The strong demand from North Gujarat BJP MLAs in the state Assembly led by Jay Narayan Vyas has led the state government to announce a new scheme to provide Narmada water to those areas of North Gujarat that do not form part of the Narmada canal command. Mistry feels the scheme would give "enough waters" to the North Gujarat dams, and tribals should not be left out.

News Source : Times Of India News Service [ Lightning News ]


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N Gujarat's tribals now demand Narmada water Friday, August 24, 2001

TIMES NEWS NETWORK
IDAR (Sabarkantha district): With the Gujarat government having "in-principle" approved the plan to build the Rs 1,400-crore link canal -- starting from Gandhinagar -- to take excess Narmada water to fill North Gujarat's dams, a fresh demand is now taking shape in North Gujarat's eastern tribal and other backward areas for having their share of the dam water.

Nearly 300 representatives from the tribal regions of the Panchmahals, Sabarkantha and Banaskantha districts gathered here on Wednesday to demand, for the first time, dam water to cultivate the backward eastern tribal belt.

"If the water could be lifted to fill the Vanaj, Dharoi, Hathmati, Meshvo, Vatrak and Gohai medium-irrigation projects, why can't it be further lifted to the hilly backward areas of the three districts to cultivate land allocated recently to the tribals?" asked Congress leader Madhusudan Mistry, addressing the tribal representatives who had gathered here under the auspices of the Ekalvya Sangathan, the biggest tribal union in the state. Of the 67,000 families, nearly 32,000 families have been given land rights in the eastern tribal region.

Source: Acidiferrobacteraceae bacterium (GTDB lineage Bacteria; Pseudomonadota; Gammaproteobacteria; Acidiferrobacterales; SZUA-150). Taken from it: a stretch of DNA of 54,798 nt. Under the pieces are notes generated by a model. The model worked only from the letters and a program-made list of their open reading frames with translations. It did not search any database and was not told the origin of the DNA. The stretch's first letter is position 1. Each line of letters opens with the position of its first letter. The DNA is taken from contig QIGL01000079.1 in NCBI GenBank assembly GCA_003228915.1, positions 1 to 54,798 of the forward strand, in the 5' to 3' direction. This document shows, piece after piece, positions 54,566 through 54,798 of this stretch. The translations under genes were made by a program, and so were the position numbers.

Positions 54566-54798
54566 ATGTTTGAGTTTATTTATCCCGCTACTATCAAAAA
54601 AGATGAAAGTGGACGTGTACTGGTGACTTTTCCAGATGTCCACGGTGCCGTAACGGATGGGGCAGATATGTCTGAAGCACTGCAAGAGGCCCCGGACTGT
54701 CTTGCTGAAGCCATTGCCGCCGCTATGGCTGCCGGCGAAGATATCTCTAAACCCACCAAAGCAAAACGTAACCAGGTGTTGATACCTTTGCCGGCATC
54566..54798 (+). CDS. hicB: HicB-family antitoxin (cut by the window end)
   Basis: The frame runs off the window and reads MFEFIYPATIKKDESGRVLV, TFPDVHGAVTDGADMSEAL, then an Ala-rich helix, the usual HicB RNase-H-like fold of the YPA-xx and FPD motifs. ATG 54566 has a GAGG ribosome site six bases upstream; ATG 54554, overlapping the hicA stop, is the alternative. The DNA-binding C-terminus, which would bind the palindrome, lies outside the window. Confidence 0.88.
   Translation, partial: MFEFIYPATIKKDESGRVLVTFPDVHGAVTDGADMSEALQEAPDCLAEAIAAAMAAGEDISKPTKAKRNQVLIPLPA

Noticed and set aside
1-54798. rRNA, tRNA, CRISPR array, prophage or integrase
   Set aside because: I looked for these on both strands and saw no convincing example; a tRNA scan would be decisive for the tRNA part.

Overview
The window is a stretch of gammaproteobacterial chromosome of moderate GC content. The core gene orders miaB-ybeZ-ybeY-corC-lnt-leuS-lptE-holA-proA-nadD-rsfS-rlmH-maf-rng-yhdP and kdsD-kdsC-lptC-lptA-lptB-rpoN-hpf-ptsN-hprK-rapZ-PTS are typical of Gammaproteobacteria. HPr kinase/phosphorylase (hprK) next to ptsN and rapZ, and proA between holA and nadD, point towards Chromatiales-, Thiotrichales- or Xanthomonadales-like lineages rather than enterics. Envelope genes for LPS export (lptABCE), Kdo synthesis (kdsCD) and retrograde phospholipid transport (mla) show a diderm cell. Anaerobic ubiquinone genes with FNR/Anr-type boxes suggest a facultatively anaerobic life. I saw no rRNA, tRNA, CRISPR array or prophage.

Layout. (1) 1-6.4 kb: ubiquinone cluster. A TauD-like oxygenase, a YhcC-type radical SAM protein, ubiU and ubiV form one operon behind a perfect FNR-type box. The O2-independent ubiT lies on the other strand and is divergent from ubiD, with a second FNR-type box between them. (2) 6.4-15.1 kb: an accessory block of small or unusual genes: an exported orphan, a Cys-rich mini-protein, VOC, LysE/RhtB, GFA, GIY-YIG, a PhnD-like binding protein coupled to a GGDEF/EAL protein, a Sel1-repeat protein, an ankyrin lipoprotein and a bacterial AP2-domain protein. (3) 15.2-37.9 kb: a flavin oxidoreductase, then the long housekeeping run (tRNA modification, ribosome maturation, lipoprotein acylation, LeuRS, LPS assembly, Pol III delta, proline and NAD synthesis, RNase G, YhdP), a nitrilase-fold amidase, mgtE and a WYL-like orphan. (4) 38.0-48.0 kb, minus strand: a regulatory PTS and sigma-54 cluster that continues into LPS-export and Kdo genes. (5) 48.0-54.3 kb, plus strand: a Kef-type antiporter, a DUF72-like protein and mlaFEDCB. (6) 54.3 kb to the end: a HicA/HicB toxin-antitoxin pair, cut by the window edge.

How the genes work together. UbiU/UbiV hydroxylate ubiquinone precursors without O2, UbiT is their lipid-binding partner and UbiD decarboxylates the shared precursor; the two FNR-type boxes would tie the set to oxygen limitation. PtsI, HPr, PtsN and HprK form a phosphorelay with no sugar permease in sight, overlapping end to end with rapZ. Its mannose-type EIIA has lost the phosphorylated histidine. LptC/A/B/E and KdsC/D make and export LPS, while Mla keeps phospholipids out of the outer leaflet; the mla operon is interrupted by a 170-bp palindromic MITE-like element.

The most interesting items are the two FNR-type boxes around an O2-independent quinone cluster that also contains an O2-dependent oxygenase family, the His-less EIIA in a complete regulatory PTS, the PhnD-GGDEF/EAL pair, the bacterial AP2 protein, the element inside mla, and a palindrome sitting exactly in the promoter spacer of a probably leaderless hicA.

"With ploughing rights intact, the tribal and other backward farmers of the region should also be given irrigation water as a right," Mistry said. "Nearly five lakh of the 25 lakh relief workers worked in these three districts alone. Yet, these regions were deprived of any new checkdams. Saurashtra's drought was indeed not as severe. Still most of the 13,000 checkdams were built in the preferred area of chief minister Keshubhai Patel." He wanted the MLAs of both the BJP and the Congress of the region, including ministers Ramanlal Vora and Ranjitsinh Chavda, Opposition leader Amarsinh Chaudhary, and deputy speaker Upendra Trivedi, to raise their voice on the issue.

Currently, all upstream waters in Sabarmati, Vatrak and other rivers on which dams have been built are "notified". Which means, no waters from any of the rivers can be drawn by the tribals to cultivate their hilly terrain. "This deprives the people of the region of their rights to have water from an area which gives it to the dams, " Mistry said.

The strong demand from North Gujarat BJP MLAs in the state Assembly led by Jay Narayan Vyas has led the state government to announce a new scheme to provide Narmada water to those areas of North Gujarat that do not form part of the Narmada canal command. Mistry feels the scheme would give "enough waters" to the North Gujarat dams, and tribals should not be left out.

News Source : Times Of India News Service [ Lightning News ]